Elder David Dionysiatis (1890-5/2/1983) – Part 1

5 February 2014


Over the course of my stay of some fifty years in the refuge of repentance and prayer, the beautiful bower of Our Lady the Mother of God, the protectress and overseer of the splendid earthly paradise which is called the Holy Mountain, it has never ceased to be a breeding-ground for saints and never will, until the end of the age. A few examples from our own time: Saint Silouan the Athonite, Savvas, later of Kalymnos, Iosif the Hesychast, Païsios the Athonite and a host of other well-known and unknown saints, among whom is the recently-proclaimed Saint Porfyrios Kavsokalyvitis.


As for myself, it has happened  that I have been called upon to write the life of three great, contemporary personalities: my late spiritual fathers, Papa-Haralambos Dionysiatis, Arsenios the Cave-Dweller, and, recently, a Serbian ascetic of my acquaintance,  Fr.  Đorđe Vitković, (known as Branko). I have also written, in brief, about the great personalities of the Elders Gavriil and Theoklitos, both from the Monastery of Dionysiou, as well as about Elder Iosif, the great Elder and renovator of the Holy Monastery of Vatopaidi. I have also been asked to write something about the most excellent fathers of the Monastery of Dionysiou with whom I shared the monastic life. Alas, when we had these treasures with us, I never even thought about keeping notes. So now, I beg the indulgence of my readers and will try to dredge up the little I remember.

David Dionysiatis, the Monk (1890-1983)

Monk David, who was born Dimos Floros, did not become a monk at an early age, even though he had wanted to very much. Unfortunately, the ignorance of his parents obliged him, against his will, to marry a modest girl from the same village. So he lived the married life and actually fathered two children.

            One reason he didn’t argue with his parents was that, although they knew nothing about monasticism, they were very believing Christians and whatever good traits he had in his character, he owed to them. They were honourable folk, devout, they observed the commandments of the Lord punctiliously, went to church regularly, confessed, took communion, fasted, gave alms and, according to what he told me, never asked for interest n anything they loaned Above all, however, they had love in Christ, which they effortlessly transmitted to their children. He learned to pray without ceasing and, indeed, from a very early age was granted visions of the ranks of the angels ascending and descending and praising the Most High.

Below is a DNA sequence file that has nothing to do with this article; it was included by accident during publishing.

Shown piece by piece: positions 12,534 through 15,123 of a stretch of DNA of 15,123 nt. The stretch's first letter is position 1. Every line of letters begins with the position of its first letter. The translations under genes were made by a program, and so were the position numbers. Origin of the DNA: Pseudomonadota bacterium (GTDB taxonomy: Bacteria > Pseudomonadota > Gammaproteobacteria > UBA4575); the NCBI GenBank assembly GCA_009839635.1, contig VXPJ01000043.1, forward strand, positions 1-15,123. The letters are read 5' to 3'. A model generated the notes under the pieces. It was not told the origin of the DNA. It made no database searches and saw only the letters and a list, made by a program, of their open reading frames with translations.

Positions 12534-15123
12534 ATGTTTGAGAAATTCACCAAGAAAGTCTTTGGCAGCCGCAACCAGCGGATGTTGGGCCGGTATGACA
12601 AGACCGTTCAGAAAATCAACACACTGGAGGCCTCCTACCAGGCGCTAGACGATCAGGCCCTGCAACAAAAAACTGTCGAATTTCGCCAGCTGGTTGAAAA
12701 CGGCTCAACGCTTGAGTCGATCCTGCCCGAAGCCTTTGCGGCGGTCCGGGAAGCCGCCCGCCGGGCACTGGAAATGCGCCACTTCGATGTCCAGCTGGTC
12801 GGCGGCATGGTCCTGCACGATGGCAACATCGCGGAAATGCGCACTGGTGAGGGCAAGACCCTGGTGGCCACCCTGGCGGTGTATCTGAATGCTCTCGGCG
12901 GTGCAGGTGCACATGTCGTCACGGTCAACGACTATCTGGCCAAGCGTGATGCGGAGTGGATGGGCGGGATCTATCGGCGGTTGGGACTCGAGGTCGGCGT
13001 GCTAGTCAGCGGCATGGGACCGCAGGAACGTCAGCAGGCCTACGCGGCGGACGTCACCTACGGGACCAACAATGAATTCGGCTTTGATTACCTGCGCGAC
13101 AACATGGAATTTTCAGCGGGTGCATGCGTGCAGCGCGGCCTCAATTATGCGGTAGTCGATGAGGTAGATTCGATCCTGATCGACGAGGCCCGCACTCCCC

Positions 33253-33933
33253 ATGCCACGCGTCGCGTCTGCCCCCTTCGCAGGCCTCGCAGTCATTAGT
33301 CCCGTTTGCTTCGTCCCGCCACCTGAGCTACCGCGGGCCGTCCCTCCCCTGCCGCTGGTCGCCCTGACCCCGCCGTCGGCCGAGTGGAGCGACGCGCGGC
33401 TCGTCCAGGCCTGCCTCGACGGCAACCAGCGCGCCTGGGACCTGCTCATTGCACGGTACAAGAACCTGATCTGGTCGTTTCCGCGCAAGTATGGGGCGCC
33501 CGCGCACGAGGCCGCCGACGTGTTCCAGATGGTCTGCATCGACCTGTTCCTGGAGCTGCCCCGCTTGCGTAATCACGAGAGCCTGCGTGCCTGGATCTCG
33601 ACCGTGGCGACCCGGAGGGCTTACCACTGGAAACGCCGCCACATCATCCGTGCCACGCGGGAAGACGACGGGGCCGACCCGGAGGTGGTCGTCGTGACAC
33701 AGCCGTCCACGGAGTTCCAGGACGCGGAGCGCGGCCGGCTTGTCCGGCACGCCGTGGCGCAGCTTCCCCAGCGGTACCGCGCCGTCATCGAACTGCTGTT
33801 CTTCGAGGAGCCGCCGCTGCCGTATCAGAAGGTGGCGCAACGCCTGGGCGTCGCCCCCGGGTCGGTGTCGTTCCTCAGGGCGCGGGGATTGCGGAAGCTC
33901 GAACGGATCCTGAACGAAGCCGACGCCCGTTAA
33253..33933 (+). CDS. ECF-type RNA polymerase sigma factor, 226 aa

It was not possible that the fervour of his prayers would go unnoticed by the powers of evil, which were burned by the power of his prayer. They often appeared to him and frightened him, in order to stop him burning them. But in his natural simplicity, he did the opposite and resisted even more firmly, with his prayer in the name of Christ and of Our Most Holy Lady and the power of the Cross. As he used to say: “Ah, you should see how the accursed things tremble and become smoke as soon as you put on a cross and they hear the name of Our Lady”.

            By divine dispensation, his wife happened to be an honourable and humble girl. Young Dimos, as he then was, told her straight away that he was being forced into the marriage, though what he really wanted, even if only later, was to become a monk. Fortunately, the girl agreed. And so, as soon as they had married off their two children, he reminded his wife of the promise and she, being the good person she was, respected his wishes and gladly gave her permission.

            The spiritual warrior lost no time. He left at once to go to the Holy Monastery of Dionysiou, having first stayed a while (I don’t know the reason for this) at Grigoriou. He quickly moved on and presented himself to the famous and experienced Abbot Gavriil, to whom he opened his heart. The wise abbot kept him for a time to see if, at his age and after having been married, Dimos could adapt to the harsh life of a monk, especially in the strictest of the coenobitic monasteries on the Holy Mountain. When Abbot Gavriil saw that Dimos, as another Saint Paul the Simple, put his heart and soul into it, he said to him: “Dimosthenis, I can see that you having the makings of a monk, but there’s something we must do first. Go back to your village and bring back written agreement from your wife”.

“But, Elder, we’ve agreed. I never want to leave the Mountain again”. “If you want to stay here, you have to bring her written agreement”. Of necessity, he left, losing no time. He hastened to his village, just for one day, received the written agreement of his wife and then, like a thirsting hart, returned to the Mountain, with the firm resolve never to leave it again, whatever happened.

[Το Βe Continued]